Obviously, muscles are involved in producing sound, but usually not directly. I.e., the muscles that control human vocal cords do not actually vibrate the vocal cords--a different set of muscles forces air past them, and the moving air makes them vibrate. Rattlesnakes use muscles to oscillate their tails, but the sound comes from rattle sections hitting each other, with frequency components much higher than the tail oscillation. Some insects have muscles directly attached to a tympal, but the sound comes from individual ribs deformity, again unrelated to the frequency of muscle contraction.

So, are there any animals that produce sound like a speaker, by directly causing something to oscillate at the intended frequency by contracting and relaxing muscles to move it with no intermediate steps?

  • $\begingroup$ Would hares stamping on the ground count, or must the sound be directly coupled with the air and continuous? $\endgroup$ Commented Mar 11 at 22:53
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    $\begingroup$ As I understand it, crocodilians may be a candidate, but from what I can find, there's little known directly about how their vocalizations are produced; particularly the low growl (circa 8-10 Hz) might fit. $\endgroup$ Commented Mar 11 at 23:03
  • $\begingroup$ @JiminyCricket. Stomping on the ground feels like same category as snake rattles. The sound comes from percussion, not the frequency of muscle motion. Now, if they kept their foot in contact with the ground and jiggled it to induce seismic waves at the muscle frequency, that would count. But even elephants don't do that; they still use air as an intermediary to generate sound waves that couple to the ground. $\endgroup$ Commented Mar 12 at 4:12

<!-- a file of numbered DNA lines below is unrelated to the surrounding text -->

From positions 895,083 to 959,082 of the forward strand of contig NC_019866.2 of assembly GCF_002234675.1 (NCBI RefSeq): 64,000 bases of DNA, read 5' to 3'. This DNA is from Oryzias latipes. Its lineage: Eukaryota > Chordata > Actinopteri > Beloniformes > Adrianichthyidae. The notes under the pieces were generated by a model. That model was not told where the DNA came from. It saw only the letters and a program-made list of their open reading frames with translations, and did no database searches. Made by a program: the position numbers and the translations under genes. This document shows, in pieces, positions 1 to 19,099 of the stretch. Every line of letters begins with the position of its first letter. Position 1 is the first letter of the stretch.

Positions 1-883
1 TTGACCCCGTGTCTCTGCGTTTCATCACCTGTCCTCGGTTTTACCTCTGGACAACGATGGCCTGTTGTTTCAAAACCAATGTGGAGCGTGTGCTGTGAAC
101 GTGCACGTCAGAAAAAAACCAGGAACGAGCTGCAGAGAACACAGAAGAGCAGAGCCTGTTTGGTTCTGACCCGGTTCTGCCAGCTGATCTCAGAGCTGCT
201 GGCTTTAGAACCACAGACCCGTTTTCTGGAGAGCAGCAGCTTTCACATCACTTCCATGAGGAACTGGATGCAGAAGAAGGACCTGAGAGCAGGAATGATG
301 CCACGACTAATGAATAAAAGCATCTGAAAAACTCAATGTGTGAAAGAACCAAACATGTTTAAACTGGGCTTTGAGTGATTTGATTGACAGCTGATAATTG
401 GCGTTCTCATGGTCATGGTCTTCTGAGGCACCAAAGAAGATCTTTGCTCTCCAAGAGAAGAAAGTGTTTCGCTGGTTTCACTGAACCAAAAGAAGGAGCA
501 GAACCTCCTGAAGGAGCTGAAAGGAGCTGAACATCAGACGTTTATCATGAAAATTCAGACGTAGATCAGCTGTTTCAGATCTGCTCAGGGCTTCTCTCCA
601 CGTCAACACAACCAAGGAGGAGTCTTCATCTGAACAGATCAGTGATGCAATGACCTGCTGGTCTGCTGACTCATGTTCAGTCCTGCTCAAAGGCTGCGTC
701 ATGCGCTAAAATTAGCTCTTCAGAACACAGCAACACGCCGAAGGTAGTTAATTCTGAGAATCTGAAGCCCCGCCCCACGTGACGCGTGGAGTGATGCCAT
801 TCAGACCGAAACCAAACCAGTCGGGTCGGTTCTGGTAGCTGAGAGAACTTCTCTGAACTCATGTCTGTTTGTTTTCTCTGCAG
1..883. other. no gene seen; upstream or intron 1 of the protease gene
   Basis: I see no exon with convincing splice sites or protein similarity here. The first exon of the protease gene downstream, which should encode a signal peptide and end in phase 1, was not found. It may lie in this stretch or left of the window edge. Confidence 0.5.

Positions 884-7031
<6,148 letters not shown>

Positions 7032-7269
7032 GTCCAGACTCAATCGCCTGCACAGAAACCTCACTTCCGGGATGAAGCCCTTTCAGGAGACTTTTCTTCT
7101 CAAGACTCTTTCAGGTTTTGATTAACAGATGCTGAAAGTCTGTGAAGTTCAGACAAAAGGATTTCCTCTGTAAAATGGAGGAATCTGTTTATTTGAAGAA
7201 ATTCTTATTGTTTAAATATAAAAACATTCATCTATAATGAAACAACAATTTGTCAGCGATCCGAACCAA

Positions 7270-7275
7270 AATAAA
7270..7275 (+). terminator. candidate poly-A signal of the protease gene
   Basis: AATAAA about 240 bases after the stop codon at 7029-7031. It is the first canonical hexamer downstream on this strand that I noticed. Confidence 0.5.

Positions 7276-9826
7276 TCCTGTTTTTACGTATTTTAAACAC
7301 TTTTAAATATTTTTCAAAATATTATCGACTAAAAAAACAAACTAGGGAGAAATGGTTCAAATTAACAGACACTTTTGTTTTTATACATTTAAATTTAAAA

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Research has been done into their waggle dance. Bearing in mind that inside the hive there are very low light levels, and that only a certain number of bees can be in direct physical contact with a bee at any given time.

The "waggle" of the abdomen occurs at between 12-15 Hertz and is modulated as part of the communication. The peculiar thing is, the sound is quite directional, and at the head, the pressure changes are at a minimum - indicating to nearby bees the direction at that point in the dance, and the direction and amplitude of maneuvers expressed.

The wing beats are pulsed at 20 ms duration at frequencies ranging between 200-300 Hz. These generate near-field sound which is heard by others, detected by the second segment of their antennae, and the sensilla (hairs found all over their bodies, though I'm not sure if it's known which are frequency-sensitive).

There is also my personal testimony:

My dad was an apiarist. When a bee gets angry and decides you're a threat, it releases pheromones which smell a bit like bananas.

When it gets really angry just before it stings, it buzzes a loud high-pitched whine with it's wings, while hovering near or just attached to it's target (me, often enough to not discount it as a one-off). I hypothesize that this gives a signal to nearby bees - more directional that pheromones which can swirl around objects with the breeze. Or maybe to scare the threat away. I'm darned if I can find reference to this phenomenon on-line.


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